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SpiralingCrow
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17 May 2022, 3:34 am

I was reading through some posts on the forum the other day. A man mentioned that in school, all the boys hated and bullied him but he got along with the girls. I'm a woman and all my past friendships with women do not survive. The relationship feels complicated and tends to end quite poorly. Often, I don't understand why it ends. I find my friendships with men either don't end at all or last longer. They also feel less complicated.

I began thinking about how the opposite sex may relate to those on the spectrum. Are NT men more forgiving of the "quirks" of ASD women? Are NT women more forgiving of the "quirks" of ASD men?
Has any one else found that friendships with the opposite sex less complicated? Or no there is no difference?



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17 May 2022, 3:42 am

I think it's just easier when you're obviously different anyway - and you already end up in a pre-selected group of those willing to accept differences.
That's also why when at the height of my social anxiety I had to ask someone for help at the uni campus, I chose a group including a disabled man - that made me feel safe that they're ready to accept someone different.


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17 May 2022, 3:47 am

SpiralingCrow wrote:
I was reading through some posts on the forum the other day. A man mentioned that in school, all the boys hated and bullied him but he got along with the girls. I'm a woman and all my past friendships with women do not survive. The relationship feels complicated and tends to end quite poorly. Often, I don't understand why it ends. I find my friendships with men either don't end at all or last longer. They also feel less complicated.

I began thinking about how the opposite sex may relate to those on the spectrum. Are NT men more forgiving of the "quirks" of ASD women? Are NT women more forgiving of the "quirks" of ASD men?
Has any one else found that friendships with the opposite sex less complicated? Or no there is no difference?


No mention of skunks. Typical. 8)


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17 May 2022, 4:25 am

I've always had more female friends than male.
I've read that this is pretty common for autistics, even to the point that some get confused about their sexuality.

/Mats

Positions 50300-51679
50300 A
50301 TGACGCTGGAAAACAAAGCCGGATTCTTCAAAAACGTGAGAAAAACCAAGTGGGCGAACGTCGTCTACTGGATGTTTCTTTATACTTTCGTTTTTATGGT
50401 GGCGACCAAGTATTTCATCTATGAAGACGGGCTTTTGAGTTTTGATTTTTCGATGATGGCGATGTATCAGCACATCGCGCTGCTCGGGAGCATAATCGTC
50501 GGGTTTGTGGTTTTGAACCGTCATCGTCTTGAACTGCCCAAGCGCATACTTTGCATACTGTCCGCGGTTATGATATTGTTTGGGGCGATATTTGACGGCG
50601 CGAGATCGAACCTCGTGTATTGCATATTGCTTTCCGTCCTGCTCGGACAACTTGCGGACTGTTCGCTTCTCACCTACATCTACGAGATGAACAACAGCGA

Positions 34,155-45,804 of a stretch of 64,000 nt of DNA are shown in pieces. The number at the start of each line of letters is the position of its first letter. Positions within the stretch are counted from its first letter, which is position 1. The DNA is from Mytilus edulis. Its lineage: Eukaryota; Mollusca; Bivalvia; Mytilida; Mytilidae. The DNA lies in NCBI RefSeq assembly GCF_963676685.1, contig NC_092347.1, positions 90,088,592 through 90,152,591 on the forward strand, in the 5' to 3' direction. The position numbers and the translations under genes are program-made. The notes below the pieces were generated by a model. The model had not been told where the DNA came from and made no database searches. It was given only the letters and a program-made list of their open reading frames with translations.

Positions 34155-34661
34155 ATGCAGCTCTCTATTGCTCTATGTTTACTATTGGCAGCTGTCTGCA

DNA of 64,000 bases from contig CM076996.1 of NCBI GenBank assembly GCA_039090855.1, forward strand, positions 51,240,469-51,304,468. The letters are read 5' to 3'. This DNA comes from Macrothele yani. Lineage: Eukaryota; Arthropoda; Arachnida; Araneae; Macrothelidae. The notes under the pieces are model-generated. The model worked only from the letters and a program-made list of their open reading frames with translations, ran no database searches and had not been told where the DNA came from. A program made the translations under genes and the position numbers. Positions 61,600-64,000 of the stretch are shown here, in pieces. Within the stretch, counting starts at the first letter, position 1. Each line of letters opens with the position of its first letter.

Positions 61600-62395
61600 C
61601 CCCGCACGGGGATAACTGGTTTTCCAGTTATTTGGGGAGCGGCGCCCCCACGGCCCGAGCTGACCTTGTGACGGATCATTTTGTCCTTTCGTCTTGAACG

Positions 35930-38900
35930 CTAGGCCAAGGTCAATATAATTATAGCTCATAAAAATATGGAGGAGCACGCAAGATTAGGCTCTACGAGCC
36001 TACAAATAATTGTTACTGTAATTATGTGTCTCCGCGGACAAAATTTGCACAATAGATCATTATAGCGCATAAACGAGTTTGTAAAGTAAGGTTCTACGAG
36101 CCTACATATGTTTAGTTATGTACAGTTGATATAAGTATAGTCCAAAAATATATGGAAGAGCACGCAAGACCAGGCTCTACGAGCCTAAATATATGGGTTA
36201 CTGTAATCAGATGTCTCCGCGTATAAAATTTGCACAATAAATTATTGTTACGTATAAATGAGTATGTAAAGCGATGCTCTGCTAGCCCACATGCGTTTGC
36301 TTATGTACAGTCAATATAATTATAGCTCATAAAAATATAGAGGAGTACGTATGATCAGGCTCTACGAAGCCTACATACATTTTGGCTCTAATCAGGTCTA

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SpiralingCrow
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17 May 2022, 5:59 am

@magz I'm glad you were able to find a group that you felt safe with to work through your social anxiety. I just recently came to conclusion that I am on the spectrum, so I have never had such group with which to work through issues.

@Pepe Mon Cheri, skunks rule. But you know that :D

@ mohsart I haven't actually read about this yet. I will have dig deeper into it.



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17 May 2022, 6:16 am

I used to when I was younger. But they all got married and I found their wives didn't like them having female friends. Or the guy sort of used me as a placeholder for female company until he found a girlfriend and the other guys were his friends not mine and didn't keep in touch after that.

Now all my friends are women like me who never settled down. We are all way too quirky.



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17 May 2022, 6:27 am

Have found this conclusion about males . And friendship being , what appears to be more durable to be true .
On the Average …Have managed to remain on speaking terms with PePe here in spite of disagreements . And several males in Real Life ….And clearly PePe is a one off , in any crowd . But very few females for any longer periods of time . :roll: . With the exception of perhaps one or two here and there on Wrong Planet .


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Lost_dragon
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17 May 2022, 6:44 am

SpiralingCrow wrote:
Has any one else found that friendships with the opposite sex less complicated? Or no there is no difference?


I'd say that personally I find both complicated albeit for different reasons.

With opposite sex friendships, I sometimes have to deal with external pressures. Outsiders tend to assume that the friendship is romantic and may even become annoyed that it isn't. "But I want you two to date!" "Well I don't"

I've had strangers try to connect with me by making remarks such as "Men, am I right?" and I just awkwardly agree (even though I'm not quite sure what their point is) so I can leave the conversation. Then there's the occasional misplaced jealousy where people dislike me because they assume I'm dating a guy they like. "What does he even see in you?" "....wait, you think we're dating?"

I can only assume people think I'm constantly jumping between relationships with the amount of times my friendships are assumed to be romantic. With same sex friendships, I'd say that it varies. I still have the same issue with people assuming romance, but the assumptions tend to come from within my friendship group rather than from strangers, acquaintances and distant friends. Sometimes I find friendships with straight women a little tricky to navigate. I'm always rather aware of how things might be misinterpreted and I am careful not to be too complimentary in case it comes across as flirting. Then there's the trap question of "if I were gay, would you have a crush on me?" or "just don't have a crush on me, alright?" because there's no easy way to respond. If you say no or that won't be an issue, then that can come across as an insult. Backing out of it by saying "Don't worry, I wouldn't hit on you because I know you're not interested", can imply that I would if they were interested and that can lead to "Wait, you think I'm attractive?" ...Please don't back me into this corner. Let me escape this conversation.